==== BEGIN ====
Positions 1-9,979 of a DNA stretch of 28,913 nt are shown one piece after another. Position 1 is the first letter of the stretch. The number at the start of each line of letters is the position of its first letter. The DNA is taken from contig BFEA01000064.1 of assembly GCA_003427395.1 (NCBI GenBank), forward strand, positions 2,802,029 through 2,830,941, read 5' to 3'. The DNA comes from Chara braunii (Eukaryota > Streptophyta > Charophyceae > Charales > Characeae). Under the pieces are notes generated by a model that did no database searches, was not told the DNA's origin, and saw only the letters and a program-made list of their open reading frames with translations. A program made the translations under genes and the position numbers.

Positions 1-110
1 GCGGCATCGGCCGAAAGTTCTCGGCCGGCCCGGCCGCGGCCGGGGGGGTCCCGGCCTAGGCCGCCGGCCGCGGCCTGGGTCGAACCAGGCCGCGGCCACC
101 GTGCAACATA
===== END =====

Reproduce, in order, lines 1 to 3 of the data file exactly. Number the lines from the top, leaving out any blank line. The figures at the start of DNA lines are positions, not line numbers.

Positions 1-9,979 of a DNA stretch of 28,913 nt are shown one piece after another. Position 1 is the first letter of the stretch. The number at the start of each line of letters is the position of its first letter. The DNA is taken from contig BFEA01000064.1 of assembly GCA_003427395.1 (NCBI GenBank), forward strand, positions 2,802,029 through 2,830,941, read 5' to 3'. The DNA comes from Chara braunii (Eukaryota > Streptophyta > Charophyceae > Charales > Characeae). Under the pieces are notes generated by a model that did no database searches, was not told the DNA's origin, and saw only the letters and a program-made list of their open reading frames with translations. A program made the translations under genes and the position numbers.

Positions 1-110
1 GCGGCATCGGCCGAAAGTTCTCGGCCGGCCCGGCCGCGGCCGGGGGGGTCCCGGCCTAGGCCGCCGGCCGCGGCCTGGGTCGAACCAGGCCGCGGCCACC